An embodiment of analytic apparatus 10 particularly adapted to provide a system for detecting cholesterol in blood circulating through a surface vein is shown in FIG. 2. As can be seen from FIG. 2, laser diode elements 12a-12f comprise a multiple wavelength illumination source 12, which provides light at a series of skin penetrating wavelengths (between about 1600 and 1800 nm for cholesterol detection). Diode elements 12a-12f each transmit a predetermined wavelength of light via corresponding optical fiber elements 24a-24f and sampling head 26, to vein segment 28 of wrist 30. (Alternatively, light at various wavelengths can be emitted by one multiple-wavelength laser diode and transmitted via a single optical fiber.) The discrete wavelengths of laser light automatically pass through the tissue of wrist 30 and illuminate the blood circulating in surface vein 28.
For example, at least one of the diode elements 12a-12f can transmit interrogating radiation at a wavelength about 1720 nm and another of the diode elements 12a-12f can transmit radiation at 1600 or 1800 nm. In some instances, it may also be preferable to take at least one further reading using another of the diode elements 12a-12f to provide additional baseline data for analyte discrimination.
Following irradiation by the diode elements 12a-12f, a fraction of the transmitted light is reflected back from the blood circulating in surface vein 28 along optical fiber elements 24a-24f. (In one embodiment, each optical fiber element 24a-24f carries a reflected light signal having the same wavelength as the light originally transmitted along it.) Diode detectors 14a-14f receive the reflected light from the optical fiber elements 24a-24f and convert these light waves into a series of electrical signals indicative of the intensity of each of the reflected wavelengths of light received from surface vein 28. For example, if laser diode element 12a originally transmitted light of wavelength 1720 nm along optical fiber element 14a, then optical fiber element 14a will carry reflected light of wavelength 1720 nm back to diode detector element 22a.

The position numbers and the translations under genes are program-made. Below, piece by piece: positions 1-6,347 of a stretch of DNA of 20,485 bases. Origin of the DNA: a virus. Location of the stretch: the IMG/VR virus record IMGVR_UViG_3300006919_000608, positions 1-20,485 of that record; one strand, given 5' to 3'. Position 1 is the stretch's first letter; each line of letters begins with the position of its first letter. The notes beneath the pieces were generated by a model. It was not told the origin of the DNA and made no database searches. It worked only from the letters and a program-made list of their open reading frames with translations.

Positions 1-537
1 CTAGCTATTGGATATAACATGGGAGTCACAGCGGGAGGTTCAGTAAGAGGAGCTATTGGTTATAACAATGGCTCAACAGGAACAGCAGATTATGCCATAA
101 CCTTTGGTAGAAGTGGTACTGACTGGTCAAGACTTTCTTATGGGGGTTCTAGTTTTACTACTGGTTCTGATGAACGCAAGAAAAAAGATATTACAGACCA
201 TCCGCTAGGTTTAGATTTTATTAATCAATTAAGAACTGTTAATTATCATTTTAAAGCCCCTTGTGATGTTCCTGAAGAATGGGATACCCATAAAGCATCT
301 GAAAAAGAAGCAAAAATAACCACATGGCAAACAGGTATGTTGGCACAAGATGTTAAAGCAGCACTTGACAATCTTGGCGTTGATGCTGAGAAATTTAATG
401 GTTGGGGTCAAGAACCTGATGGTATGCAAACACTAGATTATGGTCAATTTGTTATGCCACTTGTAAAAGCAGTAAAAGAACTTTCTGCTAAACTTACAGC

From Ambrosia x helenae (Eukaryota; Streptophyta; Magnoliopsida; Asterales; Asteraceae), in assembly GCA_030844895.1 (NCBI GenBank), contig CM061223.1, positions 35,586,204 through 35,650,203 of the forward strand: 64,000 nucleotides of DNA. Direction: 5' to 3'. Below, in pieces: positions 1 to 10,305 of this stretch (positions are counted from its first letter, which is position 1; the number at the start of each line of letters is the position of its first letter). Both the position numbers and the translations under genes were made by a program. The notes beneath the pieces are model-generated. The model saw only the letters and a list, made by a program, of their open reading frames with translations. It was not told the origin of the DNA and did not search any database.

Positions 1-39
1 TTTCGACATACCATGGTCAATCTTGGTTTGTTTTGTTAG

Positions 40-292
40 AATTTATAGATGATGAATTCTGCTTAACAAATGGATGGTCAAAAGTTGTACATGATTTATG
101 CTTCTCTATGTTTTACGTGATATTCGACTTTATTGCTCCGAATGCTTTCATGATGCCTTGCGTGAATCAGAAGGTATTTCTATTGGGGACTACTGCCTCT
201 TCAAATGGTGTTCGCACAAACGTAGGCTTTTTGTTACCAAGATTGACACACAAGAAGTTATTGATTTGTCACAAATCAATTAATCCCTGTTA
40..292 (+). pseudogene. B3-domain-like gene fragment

As shown in FIG. 2, diode detector elements 14a-14f transmit the electrical signals indicative of the intensity of the reflected light to reflection ratio analyzer 16 along electrical connection 32. Analyzer 16 compares the electrical signals received from diode detector elements 14a-14f to derive a reflectance ratio for at least two of the transmitted wavelengths of light, such that the ratio can be compared to predetermined values to detect the presence of cholesterol in the blood flowing through vein 28. Analyzer 16 then can be employed to determine the presence and concentration of cholesterol alone or along with other blood analytes.